Wills Variation Claims
The wills variation test and remedy to be applied by BC estate lawyers is whether a will, “does not, in the court’s opinion, make adequate provision for the proper maintenance and support of the will maker’s spouse or children, the court may, in a proceeding by or on behalf of the spouse or children, order that the provision that it thinks adequate, just and equitable in the circumstances be made out of the will maker’s estate for the spouse or children.”
There are any number of circumstances or reasons why a will maker may not make adequate provision for his spouse or children. They may be rational or irrational, the fault of the will maker or the spouse or child, active or long dormant.
Pictured above is a dormant volcano near Whistler named Mount Garibaldi after Giuseppe Garibaldi who is credited as the general and revolutionary who helped found the Kingdom of Italy. He was a larger-than-life personality with military success in South America and Italy. It is rumoured that he fell in love with his wife after seeing her through a telescope. And for a period of time, society ladies in Europe wore red blouses in his honour.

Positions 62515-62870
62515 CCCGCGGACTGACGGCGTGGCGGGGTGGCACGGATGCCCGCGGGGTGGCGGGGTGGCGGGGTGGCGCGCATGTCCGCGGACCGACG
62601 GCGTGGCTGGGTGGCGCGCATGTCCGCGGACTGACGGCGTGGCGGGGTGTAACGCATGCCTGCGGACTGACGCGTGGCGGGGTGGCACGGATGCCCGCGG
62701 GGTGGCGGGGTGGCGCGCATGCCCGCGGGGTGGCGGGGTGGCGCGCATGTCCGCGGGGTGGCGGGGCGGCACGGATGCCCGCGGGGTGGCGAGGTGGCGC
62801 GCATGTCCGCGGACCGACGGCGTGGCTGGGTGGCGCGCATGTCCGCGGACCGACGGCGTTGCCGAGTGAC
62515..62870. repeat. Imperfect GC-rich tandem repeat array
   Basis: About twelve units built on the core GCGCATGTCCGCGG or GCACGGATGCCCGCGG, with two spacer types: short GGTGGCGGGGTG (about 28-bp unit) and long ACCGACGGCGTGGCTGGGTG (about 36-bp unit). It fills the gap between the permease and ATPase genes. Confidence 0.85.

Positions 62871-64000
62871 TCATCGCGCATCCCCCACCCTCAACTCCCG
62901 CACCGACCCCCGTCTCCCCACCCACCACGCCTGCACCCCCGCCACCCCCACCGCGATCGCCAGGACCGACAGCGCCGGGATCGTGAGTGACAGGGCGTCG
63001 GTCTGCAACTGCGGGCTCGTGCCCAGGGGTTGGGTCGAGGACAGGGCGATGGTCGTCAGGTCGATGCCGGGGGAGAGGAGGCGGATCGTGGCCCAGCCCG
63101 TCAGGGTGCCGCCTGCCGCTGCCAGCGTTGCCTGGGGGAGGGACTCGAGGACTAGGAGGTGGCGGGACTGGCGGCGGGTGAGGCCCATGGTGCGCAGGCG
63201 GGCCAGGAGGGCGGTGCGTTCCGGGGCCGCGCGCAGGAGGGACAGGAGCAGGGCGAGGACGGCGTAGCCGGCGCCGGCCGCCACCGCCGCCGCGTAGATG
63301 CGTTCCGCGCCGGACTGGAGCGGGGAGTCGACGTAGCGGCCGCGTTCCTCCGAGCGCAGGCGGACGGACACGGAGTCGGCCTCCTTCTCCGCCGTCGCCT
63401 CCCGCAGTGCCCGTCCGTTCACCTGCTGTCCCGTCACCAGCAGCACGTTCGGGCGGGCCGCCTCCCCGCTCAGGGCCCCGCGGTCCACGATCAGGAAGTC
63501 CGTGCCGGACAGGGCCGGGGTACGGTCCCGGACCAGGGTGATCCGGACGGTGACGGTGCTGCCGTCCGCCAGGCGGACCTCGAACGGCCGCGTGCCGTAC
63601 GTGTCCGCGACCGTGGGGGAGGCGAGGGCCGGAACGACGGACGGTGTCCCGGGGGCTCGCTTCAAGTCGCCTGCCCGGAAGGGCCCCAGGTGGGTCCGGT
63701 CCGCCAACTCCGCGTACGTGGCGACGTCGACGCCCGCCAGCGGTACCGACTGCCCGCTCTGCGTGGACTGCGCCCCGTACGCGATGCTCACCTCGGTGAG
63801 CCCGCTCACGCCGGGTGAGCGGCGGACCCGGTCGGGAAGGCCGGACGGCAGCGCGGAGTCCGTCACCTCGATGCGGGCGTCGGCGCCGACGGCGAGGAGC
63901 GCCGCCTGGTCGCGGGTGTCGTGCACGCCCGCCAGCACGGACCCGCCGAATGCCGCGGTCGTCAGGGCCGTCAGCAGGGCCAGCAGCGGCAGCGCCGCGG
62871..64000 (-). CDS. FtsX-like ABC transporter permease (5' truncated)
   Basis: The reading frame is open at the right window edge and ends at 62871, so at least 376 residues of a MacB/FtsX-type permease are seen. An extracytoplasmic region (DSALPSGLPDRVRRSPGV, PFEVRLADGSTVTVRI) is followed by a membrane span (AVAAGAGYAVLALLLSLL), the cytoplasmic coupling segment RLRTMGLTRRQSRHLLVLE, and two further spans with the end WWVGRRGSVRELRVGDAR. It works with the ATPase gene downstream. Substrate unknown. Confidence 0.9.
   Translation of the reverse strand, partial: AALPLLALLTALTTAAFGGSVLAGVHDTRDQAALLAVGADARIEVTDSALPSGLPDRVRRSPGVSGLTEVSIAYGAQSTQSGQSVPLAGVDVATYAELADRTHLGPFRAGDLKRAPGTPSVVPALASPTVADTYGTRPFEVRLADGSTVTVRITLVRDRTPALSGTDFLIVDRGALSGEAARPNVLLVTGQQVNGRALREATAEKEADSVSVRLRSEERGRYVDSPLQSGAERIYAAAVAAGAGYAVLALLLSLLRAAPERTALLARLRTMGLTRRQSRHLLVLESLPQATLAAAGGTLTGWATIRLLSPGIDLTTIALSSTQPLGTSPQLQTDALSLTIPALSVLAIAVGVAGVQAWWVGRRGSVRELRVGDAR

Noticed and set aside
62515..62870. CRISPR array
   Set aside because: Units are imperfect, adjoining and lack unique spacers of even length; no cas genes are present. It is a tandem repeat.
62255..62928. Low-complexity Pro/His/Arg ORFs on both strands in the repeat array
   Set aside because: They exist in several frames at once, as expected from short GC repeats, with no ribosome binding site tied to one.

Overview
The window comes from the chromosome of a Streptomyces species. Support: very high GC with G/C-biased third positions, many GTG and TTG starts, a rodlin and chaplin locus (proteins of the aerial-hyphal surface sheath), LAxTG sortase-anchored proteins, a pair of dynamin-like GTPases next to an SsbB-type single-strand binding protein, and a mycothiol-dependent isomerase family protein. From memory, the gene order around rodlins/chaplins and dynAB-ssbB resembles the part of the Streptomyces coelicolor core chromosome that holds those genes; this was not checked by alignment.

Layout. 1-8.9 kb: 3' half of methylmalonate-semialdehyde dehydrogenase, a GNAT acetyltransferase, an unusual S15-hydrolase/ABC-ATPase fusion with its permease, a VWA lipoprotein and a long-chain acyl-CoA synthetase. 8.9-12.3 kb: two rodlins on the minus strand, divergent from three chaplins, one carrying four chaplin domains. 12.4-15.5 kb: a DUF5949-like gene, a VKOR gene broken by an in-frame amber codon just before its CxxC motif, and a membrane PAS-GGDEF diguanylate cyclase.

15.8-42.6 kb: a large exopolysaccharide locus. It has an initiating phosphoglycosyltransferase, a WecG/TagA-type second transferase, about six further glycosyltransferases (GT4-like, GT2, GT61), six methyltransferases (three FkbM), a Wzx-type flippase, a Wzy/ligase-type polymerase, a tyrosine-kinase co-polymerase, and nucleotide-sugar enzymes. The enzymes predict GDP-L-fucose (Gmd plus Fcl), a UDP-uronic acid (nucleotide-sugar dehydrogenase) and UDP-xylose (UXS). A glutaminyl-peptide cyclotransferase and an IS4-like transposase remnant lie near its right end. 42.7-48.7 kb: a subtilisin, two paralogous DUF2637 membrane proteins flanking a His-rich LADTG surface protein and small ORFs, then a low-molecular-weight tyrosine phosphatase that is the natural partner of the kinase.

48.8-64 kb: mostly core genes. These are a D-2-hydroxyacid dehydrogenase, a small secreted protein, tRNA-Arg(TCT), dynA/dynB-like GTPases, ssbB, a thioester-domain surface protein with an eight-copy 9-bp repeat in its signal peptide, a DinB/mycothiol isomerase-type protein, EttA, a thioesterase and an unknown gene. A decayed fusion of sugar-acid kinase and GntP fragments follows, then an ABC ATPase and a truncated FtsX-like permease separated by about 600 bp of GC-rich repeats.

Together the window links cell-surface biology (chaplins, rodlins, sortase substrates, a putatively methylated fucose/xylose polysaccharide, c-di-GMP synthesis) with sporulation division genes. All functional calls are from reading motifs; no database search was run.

BC courts look at legal and moral norms in assessing whether adequate provision was made, and if not, using those same norms to assess what is adequate, just and equitable. For example, the courts will look at what a spouse would have received had the parties separated as it did in our 2016 decision Brown v. Terins, 2016 BCSC 42; or rank the moral claims of children as in our 2010 decision McBride v. Voth, 2010 BCSC 443.